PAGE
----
Global warming blamed for avalanche that blocked Yarlung Tsangpo

October 26, 2018 12:45 am0 commentsViews: 57
More than 24,600 residents of Tibet’s Chamdo (Chinese: Qamdo or Changdu) City and nearby Tibetan areas in Sichuan Province had been evacuated by 6pm Oct 12 due to fears of flood resulting from a barrier lake formed by a massive landslide which had blocked the Jinsha River, a tributary of the Yangtze River. (Photo courtesy; China Plus)

More than 24,600 residents of Tibet’s Chamdo (Chinese: Qamdo or Changdu) City and nearby Tibetan areas in Sichuan Province had been evacuated by 6pm Oct 12 due to fears of flood resulting from a barrier lake formed by a massive landslide which had blocked the Jinsha River, a tributary of the Yangtze River. (Photo courtesy; China Plus)

(TibetanReview.net, Oct25, 2018) – China has cited one of its experts as saying a global warming-induced avalanche of ice and glacial debris was to blame for the recent blockage on the Yarlung Tsangpo river in Tibet, the headwater of India’s Siang and Brahmaputra Rivers. China earlier said a total of 7,100 people had to be evacuated as a result of the barrier lake formed by the Oct 17 morning landslide near Gyalha Village in Manling County of Nyingtri City.

The report cited Yao Tandong, described as a renowned glacial scientist and an academician at the Chinese Academy of Sciences, as saying at a news conference that the blockage was caused by an ice avalanche and moraines-unconsolidated glacial debris of soil and rock.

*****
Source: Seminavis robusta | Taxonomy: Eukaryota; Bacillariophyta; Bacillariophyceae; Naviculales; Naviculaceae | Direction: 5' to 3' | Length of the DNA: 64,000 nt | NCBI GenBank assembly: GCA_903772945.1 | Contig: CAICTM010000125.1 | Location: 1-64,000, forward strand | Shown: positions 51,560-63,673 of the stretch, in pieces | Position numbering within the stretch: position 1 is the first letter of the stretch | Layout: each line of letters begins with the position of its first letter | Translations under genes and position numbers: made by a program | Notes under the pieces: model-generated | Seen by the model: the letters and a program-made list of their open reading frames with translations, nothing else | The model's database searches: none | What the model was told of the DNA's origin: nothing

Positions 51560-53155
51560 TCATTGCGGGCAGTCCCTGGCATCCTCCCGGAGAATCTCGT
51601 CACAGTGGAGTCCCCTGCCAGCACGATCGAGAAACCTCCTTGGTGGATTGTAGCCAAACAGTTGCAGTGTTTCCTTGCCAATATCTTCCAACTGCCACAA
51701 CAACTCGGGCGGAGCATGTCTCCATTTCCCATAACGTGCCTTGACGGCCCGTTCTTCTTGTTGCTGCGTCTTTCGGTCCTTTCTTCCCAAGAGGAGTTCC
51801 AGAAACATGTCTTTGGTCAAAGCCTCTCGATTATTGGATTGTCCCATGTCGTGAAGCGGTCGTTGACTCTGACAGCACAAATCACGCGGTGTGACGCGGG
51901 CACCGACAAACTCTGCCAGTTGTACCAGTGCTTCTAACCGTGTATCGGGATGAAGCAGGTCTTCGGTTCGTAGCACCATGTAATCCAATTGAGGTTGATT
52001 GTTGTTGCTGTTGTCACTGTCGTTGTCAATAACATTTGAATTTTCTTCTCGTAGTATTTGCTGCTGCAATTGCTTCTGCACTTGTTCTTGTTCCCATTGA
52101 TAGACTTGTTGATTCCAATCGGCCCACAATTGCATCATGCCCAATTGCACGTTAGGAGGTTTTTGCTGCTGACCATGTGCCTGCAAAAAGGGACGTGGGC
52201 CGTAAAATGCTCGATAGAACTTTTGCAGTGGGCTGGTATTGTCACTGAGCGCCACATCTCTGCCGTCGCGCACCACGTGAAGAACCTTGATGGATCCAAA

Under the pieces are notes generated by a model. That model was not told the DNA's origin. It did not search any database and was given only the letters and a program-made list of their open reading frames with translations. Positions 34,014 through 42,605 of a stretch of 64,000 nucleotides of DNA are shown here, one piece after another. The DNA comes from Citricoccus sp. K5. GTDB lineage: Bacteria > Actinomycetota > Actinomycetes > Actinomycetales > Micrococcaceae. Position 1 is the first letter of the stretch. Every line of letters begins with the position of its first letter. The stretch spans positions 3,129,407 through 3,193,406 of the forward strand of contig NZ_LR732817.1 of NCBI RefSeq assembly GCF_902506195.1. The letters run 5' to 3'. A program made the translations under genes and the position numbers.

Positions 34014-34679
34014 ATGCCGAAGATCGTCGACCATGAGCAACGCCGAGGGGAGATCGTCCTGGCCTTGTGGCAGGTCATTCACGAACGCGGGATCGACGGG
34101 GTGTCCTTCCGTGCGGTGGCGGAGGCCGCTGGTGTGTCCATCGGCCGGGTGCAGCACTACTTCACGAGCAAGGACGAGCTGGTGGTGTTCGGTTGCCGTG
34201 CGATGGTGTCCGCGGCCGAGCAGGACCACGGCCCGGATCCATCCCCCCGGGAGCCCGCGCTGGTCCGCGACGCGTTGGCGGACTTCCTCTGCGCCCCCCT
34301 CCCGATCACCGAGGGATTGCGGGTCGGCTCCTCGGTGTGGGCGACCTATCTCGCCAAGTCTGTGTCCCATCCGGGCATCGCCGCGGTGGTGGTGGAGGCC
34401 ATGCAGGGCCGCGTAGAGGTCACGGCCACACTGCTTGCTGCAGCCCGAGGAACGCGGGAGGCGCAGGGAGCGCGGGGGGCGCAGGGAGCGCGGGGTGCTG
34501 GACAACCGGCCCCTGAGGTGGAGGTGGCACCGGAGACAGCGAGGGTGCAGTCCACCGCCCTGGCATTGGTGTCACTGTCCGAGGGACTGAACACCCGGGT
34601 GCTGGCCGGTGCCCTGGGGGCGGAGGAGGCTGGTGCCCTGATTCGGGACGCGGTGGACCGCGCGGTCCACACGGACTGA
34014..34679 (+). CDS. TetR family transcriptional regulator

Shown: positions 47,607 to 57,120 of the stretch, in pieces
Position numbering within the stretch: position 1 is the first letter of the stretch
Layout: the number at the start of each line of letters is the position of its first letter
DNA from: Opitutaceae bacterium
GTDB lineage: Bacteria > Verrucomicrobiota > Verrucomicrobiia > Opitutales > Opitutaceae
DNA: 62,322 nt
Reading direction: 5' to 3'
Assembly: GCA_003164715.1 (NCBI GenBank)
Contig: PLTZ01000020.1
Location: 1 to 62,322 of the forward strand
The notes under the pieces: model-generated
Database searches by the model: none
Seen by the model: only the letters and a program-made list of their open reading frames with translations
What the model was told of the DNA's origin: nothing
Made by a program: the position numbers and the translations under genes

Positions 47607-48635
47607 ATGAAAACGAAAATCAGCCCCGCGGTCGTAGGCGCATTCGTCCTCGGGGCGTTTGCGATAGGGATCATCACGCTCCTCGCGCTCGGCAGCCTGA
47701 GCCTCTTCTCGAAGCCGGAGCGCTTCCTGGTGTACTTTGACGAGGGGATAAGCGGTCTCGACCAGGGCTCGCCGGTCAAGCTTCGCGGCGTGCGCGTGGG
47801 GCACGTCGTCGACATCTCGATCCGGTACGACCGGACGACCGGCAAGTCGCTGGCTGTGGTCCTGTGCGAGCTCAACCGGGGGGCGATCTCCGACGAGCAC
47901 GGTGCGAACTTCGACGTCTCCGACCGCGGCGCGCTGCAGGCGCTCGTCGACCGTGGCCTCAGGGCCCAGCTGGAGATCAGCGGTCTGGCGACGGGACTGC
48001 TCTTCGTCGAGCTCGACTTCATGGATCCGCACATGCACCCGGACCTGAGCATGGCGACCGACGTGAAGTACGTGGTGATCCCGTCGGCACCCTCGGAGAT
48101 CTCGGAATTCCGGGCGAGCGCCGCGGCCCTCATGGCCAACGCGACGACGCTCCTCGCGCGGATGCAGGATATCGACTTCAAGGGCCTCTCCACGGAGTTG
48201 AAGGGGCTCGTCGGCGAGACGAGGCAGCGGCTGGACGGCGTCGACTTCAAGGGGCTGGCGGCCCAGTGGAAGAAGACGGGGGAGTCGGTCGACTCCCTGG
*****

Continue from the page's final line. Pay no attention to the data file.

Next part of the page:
He has said, after conducting a helicopter survey of the region, that there were 16 glaciers above the blockage, with eight of them being under high risk of collapsing and becoming avalanches. Falling material from two of these eight glaciers was stated to have caused the blockage.

The latest ice avalanche was reported to bear similarities to the 2016 incident in Rutog County in Ngari prefecture in remote western Tibet. Both avalanches were due to the rising global temperature causing the glacier to melt and become unstable, Yao has said. He has added that both the places were lightly populated with no major industries, so it is unlikely that local human activity would affect the glaciers.

The Gyalha landslide had barricaded the deep valley through which the river flows, with the blockage creating a 75-meter-deep barrier lake that held 550 million cubic metres of water at its peak, the official chinadaily.com.cn Oct 24 cited the local emergency response bureau as saying.

Dangers of a devastating flood receded as a result of an Oct 19 afternoon breach which reopened the river’s flow. The barrier lake’s water level had subsided by 56 metres on Oct 20. But it was still holding around 100 million cubic metres of water, although the risk of flooding had been “basically eliminated”, the report said.

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